The Family includes such current government leaders as Chuck Grassley (Iowa), James Inhofe and Tom Coburn (Oklahoma), Bill Nelson (Florida), and Mark Pryor (Arkansas). Other members include former senators Jim DeMint of South Carolina and Pete Domenici of New Mexico, along with former Kansas Representative Todd Tiahrt and Watergate participant Charles Colson.
The Family is the group behind the National Prayer Breakfast, initiated as the Presidential Prayer Breakfast during the first year of the Eisenhower administration in 1953. It has been described as “the most powerful group in Washington that nobody knows.”
Its membership roll is secret; it collects no official membership dues and issues no membership cards. Members are urged not to commit to paper any discussions or negotiations occurring in their work related to the Family.
Prayer groups, or “cells,” are the core group within the family. The cell is unknown to the public and has veto power over each member’s life. Each member promises to monitor the others for deviation from Jesus’ will. Brownback told author Sharlet “that the privacy of family cells makes them safe spaces for men of power … .” Power is a key to understanding this Family.
Within the cells men develop a covenant with each other, and therein lies the power. Their premise is that when two or three agree and act as one, they have power.
Jesus is at the center of the Family, but this is Jesus the leader, not the Savior. Jesus provides the Family a model for organization; with James, John, and Peter closest to him, he encircled himself with other disciples along with a larger contingent of followers. Jesus taught the fundamental principle of creating a social order — commitment. Jesus said that his followers had to put Him before other people, even father and mother, and put Him before oneself.
Surprisingly, the Family also claims Hitler, Lenin, Ho Chi Minh, Bin Laden, Mao and even the Mafia as models that used covenants to gain and exercise power. The jarring contrast between Jesus and these other brutal leaders seems of little importance to the Family.
Another Family hero is King David of the Old Testament. David slept with Bathsheba, another man’s wife, and killed her husband; however, God favored David — he was chosen. The implication is that if you’re chosen, you are not to be judged.
The Family believes that God’s covenant with the Jews has been broken, and they consider their members the “new chosen” — chosen by God to be leaders.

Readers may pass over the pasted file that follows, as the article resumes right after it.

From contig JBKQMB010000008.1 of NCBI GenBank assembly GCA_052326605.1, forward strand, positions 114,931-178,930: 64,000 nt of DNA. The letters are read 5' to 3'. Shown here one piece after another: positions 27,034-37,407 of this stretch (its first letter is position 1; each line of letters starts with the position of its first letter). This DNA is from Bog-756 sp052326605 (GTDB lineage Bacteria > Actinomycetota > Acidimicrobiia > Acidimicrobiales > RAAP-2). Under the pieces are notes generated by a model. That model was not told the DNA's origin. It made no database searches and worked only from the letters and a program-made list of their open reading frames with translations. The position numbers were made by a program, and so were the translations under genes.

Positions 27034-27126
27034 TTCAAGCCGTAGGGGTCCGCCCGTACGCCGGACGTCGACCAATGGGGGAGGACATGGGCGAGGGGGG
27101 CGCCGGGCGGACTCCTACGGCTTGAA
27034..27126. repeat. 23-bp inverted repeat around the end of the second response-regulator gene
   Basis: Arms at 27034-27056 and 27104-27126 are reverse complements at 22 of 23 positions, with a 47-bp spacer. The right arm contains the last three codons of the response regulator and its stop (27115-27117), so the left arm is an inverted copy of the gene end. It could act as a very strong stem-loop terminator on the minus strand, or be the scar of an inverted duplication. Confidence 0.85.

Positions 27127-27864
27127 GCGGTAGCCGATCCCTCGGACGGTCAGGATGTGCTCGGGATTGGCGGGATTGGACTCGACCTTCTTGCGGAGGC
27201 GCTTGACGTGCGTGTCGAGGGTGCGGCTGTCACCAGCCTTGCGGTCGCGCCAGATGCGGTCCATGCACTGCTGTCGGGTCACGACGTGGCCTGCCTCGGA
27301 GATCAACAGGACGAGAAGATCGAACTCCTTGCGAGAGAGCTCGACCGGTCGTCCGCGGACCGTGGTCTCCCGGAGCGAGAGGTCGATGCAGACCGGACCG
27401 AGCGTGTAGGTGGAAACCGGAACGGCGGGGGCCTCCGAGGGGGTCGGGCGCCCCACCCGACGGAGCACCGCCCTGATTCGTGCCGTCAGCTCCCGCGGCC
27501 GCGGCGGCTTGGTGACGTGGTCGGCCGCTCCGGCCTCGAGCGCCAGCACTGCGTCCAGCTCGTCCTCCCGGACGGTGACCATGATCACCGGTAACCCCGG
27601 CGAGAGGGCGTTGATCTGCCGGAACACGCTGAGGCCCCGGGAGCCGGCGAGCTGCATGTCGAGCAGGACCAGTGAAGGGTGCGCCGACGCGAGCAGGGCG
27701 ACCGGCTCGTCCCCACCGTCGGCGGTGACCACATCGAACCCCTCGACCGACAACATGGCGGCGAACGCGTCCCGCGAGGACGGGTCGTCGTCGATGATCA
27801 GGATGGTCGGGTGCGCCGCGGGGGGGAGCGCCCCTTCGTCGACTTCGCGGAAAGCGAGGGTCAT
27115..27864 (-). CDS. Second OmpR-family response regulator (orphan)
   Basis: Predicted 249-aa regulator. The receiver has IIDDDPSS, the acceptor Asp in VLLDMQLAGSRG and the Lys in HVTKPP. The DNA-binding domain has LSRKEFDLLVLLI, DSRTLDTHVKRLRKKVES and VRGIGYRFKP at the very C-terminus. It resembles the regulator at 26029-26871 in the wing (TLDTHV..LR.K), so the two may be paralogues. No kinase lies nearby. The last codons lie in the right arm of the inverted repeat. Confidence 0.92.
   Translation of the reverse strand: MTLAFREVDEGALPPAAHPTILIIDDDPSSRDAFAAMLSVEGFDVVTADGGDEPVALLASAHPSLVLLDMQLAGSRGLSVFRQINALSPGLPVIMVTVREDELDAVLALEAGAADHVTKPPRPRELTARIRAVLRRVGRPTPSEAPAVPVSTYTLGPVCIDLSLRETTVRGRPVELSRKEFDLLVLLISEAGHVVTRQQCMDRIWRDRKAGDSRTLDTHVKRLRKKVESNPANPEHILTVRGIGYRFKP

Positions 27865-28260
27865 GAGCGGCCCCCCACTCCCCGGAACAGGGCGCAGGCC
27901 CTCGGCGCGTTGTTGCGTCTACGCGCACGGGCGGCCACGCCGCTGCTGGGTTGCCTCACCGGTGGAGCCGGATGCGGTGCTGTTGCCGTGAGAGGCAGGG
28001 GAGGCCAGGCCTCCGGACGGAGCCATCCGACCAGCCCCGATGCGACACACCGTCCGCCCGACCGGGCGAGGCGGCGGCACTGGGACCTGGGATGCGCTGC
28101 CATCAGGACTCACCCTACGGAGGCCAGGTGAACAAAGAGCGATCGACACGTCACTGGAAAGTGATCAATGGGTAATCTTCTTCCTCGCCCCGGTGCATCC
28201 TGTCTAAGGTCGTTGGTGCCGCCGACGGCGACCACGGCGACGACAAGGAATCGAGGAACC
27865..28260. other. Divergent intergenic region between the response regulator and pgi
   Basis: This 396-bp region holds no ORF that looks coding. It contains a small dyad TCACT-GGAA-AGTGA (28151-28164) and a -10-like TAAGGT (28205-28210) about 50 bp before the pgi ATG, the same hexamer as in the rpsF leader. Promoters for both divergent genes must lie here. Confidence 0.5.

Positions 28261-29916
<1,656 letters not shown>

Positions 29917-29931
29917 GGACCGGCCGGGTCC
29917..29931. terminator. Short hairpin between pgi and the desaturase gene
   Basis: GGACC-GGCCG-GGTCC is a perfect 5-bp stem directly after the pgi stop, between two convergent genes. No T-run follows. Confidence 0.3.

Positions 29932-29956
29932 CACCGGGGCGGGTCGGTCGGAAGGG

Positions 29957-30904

Because they believe that they are God’s new chosen, the Family members are provided with what Sharlet calls “divine diplomatic immunity.” It’s like a blank check to do whatever they believe they are called to do.
What are they called to do? The long-term goal of the Family is a worldwide government under God. Douglas Coe, the Family’s leader since 1969, has said, “We work with power where we can, build new power where we can’t.” (p. 121)
Although members of the family may be members of a denomination (Brownback is Catholic), their belief system is different than the theology of mainstream Christians. The Family prefers to think of themselves as “followers of Jesus,” not Christians, and free of the trappings of religious denominations.
Unlike most followers of Jesus, the Family is interested almost entirely in Jesus as leader and the way he was able to generate a successful, worldwide social movement. They show little interest in following Jesus’ teachings to help the poor, feed the hungry and clothe the naked.
As a member of the Family, Brownback has adopted their values, and the Family ultimately is about power. Knowing about Brownback’s affiliation with the Family helps to explain his motives and actions as Kansas governor.
We live in a remote rural area, 15 miles from the nearest stores. It’s winter wheat heartland that thrived thanks to homesteading in the late 19th Century. “Quarter sections,” 160-acre parcels, typically supported multi-generational families who contributed to vibrant small towns with churches, schools and businesses. Farmers walked behind plows pulled by mules, forming co-ops in their common interest to protect themselves from rapacious railroad corporations and buyer cartels. They depended upon horses and carriages to do business and access social life. More fortunate children went to land grant colleges and returned home with new skills to be with siblings and grandparents.
As agriculture came to depend increasingly on petroleum-based production with ever larger machines and fertilizers, these towns withered. A family came to need to farm many square miles to get by.
There were advantages of course. Constant bonebreaking labor became a distant memory, crop and disaster insurance protected against the vagaries of droughts and deluges, life spans increased. Electrification and telephones arrived, thanks to the efforts of forward-looking leaders.